The Big Board-Gaming Catch-All

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UMOarsman wrote:

Hey, all! Do we have a separate thread for solo board gaming? Or is this the one stop shop for all my one player gaming news?

I've been on a tear this month with solo games. Favorites from the past 30 days include Final Girl (bought three movies back to back), Warp's Edge, The Lost Expedition, For Northwood, Sleeping Gods, Cascadia, and will be trying Legends of Arnak once the kids go to bed tonight.

Any recommendations? And has anyone tried the Arnak expansion solo? Tempted to get it as I really like the base game. It's that or another Final Girl box.

Spirit Island is my current favorite solo game. I usually play it two-handed, and with all the expansions, it feels like there is an endless variety of ways to play. I love it as a 2-3 player experience as well.

Other solo games that I have enjoyed are 7th Continent and Sentinels of the Multiverse. 7th Continent almost feels like a big open-world video game when you play it solo. I like that I can take my time with it and explore wherever I want. I've played through most of the curses this way. With Sentinels, you have to play 3-handed which can be a lot if you've never played before, but with all the character and villain variety it tickles a similar itch to Spirit Island.

I can second 7th Continent as a solo game, it's a fair bit of fun and I agree that it's nice that you can explore it a bit at your own pace. It's also one of those solo games that I take some liberties with the rules and even a bit of the luck; any given curse is pretty long and I really just want to experience the game I picked up Sleeping Gods hoping it would be a more streamlined 7th Continent but after a couple of plays it really didn't click with me and left me wanting to play 7th Continent more.

Right now my favorite solo game is Descent: Legends in the Dark. It's big and a bit expensive but it's easily my favorite dungeon crawler. The app is really good:
* It takes away the tedious part of monster activation. There's little to learn for rules and all of the special rules for each monster are presented in the app and repeated at critical times so you don't forget anything.
* It adds variety that would otherwise be difficult to manage. There are only a few "base" types of monsters but each scenario introduces variants on them that have different special attacks, health, range, etc. All of that is effortlessly managed by the app which is awesome.
* It introduces some stats-based gear that has percentage chances to proc and all of that is managed by the app. It makes for interesting items that would be pretty tedious to manage physically.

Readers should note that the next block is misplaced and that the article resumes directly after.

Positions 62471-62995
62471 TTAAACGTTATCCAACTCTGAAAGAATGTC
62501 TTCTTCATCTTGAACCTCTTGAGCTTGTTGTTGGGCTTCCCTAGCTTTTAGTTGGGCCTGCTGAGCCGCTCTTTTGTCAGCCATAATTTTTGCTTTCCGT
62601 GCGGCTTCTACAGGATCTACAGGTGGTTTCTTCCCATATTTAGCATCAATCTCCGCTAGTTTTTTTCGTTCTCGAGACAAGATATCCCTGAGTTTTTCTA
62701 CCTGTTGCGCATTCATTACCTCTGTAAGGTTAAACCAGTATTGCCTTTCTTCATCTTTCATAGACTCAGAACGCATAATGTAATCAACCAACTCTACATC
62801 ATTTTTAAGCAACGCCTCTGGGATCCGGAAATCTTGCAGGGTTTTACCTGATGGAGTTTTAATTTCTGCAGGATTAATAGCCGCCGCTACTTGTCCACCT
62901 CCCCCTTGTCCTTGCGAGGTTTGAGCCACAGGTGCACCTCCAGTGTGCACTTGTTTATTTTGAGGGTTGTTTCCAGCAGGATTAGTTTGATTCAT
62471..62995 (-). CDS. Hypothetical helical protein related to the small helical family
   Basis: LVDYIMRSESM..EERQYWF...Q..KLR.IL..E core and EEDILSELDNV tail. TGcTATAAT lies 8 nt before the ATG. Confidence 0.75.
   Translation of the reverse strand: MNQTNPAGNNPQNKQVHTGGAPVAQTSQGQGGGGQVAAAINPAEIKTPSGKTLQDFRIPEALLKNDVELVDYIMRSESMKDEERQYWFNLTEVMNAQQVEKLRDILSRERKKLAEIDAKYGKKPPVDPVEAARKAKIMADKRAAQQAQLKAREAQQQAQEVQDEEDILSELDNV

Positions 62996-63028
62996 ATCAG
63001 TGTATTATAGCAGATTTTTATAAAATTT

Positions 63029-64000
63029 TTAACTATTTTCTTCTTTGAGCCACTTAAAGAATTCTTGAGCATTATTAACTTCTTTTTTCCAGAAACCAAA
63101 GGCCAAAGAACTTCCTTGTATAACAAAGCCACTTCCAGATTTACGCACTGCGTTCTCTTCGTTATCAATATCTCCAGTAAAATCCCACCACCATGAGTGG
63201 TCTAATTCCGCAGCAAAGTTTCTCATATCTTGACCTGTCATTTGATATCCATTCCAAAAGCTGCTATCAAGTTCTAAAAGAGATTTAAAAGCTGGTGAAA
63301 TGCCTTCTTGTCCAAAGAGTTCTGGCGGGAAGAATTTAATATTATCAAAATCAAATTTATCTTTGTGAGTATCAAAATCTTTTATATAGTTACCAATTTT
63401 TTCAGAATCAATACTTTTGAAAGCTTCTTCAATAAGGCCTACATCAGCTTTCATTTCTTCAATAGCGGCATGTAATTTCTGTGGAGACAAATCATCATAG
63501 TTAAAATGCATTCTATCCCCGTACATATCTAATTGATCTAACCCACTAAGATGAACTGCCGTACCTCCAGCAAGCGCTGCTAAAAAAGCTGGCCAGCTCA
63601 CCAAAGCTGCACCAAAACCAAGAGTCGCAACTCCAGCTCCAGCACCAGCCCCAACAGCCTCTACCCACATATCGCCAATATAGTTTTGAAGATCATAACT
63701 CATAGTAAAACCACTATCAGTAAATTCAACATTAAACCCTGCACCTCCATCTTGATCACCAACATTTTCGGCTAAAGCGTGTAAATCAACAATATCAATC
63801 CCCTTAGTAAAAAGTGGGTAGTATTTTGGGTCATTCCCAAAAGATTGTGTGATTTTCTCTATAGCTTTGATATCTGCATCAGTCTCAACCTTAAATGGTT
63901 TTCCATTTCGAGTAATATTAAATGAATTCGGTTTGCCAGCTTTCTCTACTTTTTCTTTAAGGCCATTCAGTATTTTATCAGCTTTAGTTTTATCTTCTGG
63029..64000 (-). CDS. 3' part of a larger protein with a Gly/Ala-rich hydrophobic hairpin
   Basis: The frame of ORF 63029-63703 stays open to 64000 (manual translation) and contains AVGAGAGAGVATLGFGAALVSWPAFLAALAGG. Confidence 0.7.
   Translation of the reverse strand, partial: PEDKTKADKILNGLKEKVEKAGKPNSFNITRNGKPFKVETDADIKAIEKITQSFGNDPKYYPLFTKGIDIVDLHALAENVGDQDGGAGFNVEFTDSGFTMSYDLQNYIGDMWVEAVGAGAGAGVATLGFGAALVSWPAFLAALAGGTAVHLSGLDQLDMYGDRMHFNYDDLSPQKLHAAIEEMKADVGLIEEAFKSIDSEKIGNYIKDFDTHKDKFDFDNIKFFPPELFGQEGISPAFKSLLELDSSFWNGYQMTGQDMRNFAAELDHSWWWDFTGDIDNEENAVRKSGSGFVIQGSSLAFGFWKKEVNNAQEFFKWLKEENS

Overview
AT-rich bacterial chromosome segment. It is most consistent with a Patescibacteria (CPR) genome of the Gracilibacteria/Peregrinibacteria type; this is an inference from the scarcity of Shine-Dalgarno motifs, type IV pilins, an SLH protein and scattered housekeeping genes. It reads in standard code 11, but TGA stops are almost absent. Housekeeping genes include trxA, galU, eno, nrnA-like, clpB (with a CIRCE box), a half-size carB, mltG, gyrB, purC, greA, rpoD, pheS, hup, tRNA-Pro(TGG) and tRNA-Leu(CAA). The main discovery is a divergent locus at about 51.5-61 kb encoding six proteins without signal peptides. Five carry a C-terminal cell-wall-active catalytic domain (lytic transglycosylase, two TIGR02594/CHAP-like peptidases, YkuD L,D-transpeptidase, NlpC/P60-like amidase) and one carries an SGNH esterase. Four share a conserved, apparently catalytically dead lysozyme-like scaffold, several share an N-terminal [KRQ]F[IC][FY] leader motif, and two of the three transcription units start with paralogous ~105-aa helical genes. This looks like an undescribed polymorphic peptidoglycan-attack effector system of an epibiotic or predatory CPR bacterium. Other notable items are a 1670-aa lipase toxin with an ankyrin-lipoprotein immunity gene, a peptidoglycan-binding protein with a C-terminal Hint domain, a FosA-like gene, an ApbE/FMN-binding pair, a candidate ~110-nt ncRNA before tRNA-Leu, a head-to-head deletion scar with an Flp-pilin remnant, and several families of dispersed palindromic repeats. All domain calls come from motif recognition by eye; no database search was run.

I've played through the main campaign solo 1 1/2 times now (currently on my second play). My first play I tried managing only two heroes and to be honest it was pretty rough. Playing all four heroes solo is much more fun and not nearly as overwhelming as I was afraid it might be. Steam says I've put over 70 hours into the app between my solo and group plays. It's really the only solo games I've significantly gotten into.

Generally speaking I'm not a fan of the "multiplayer board game with solo rules" take on things, especially when it's some form of AI/automated player thing. One that surprised me in how well it worked though was Twilight Inscription. If you want a long form roll and write this one is pretty great. I'm not sure I would get it only for solo play but I was surprised at how simple it worked just as a counter that essentially forced you to pay attention to certain aspects of the game at different points in time.

Another fun little roll and write that I've had fun with solo is Dungeons, Dice and Danger. I like the way it makes you manage your probabilities a bit as you explore through the dungeon. It's just a score chase but puzzling through the decisions is fun enough. It's a bit like Super Skill Pinball although unlike that I think Dungeons, Dice and Danger is also fun multiplayer.

Thanks for the recommendations! I've played a bunch of Spirit Island, but haven't picked up any expansions.

Seems like it might be time to do so. I played a good amount of Descent: Second Edition - is this one very different?

Twilight Inscription is also on my list, but I got discouraged by the SUSD guys giving it a very middling review. Then again, they hated Marvel Champions and loved Arkham Horror, which I felt the opposite about. So who knows.

Keithustus wrote:
master0 wrote:

Ark Nova ...that scoring system before. Where it's the difference between two different scores.

Note that the devs must have realized there was a problem with that scoring system, I suspect meta-players very carefully manipulating their endgame actions to some ridiculous un-fun degree. So they changed it:

We are going to implement 2 small rules updates to Ark Nova from now on. It will take a while until these are going to be included in printed games, but they will be part of the online implementation on BGA.

1) Scoring:
In the future, all conservation point spaces will feature a small number so that to determine your score, you only have to add the number of the space with your conservation point marker on it and your appeal to have your total score. No more calculating the distance between your 2 markers.
Also the numbers are calculated in a way that having your 2 markers reach other will score you exactly 100 points. If your markers cross, your score will be above 100, if they dont, it will be below. But nobody should finish with a negative score anymore.
When playing on BGA, note that 100 is the point threshold to end the game.
Edit: BGA will only use the new scoring method in its implementation of the game. We thought about offering both scores, but have decided against it in the end.

This is from a game I played on Board Game Arena, so it already has the random tiles placed for choosing. But the score indicators should be accurate.IMAGE(https://i.ibb.co/Gt8xVWJ/Ark-Nova-scoreboard.jpg)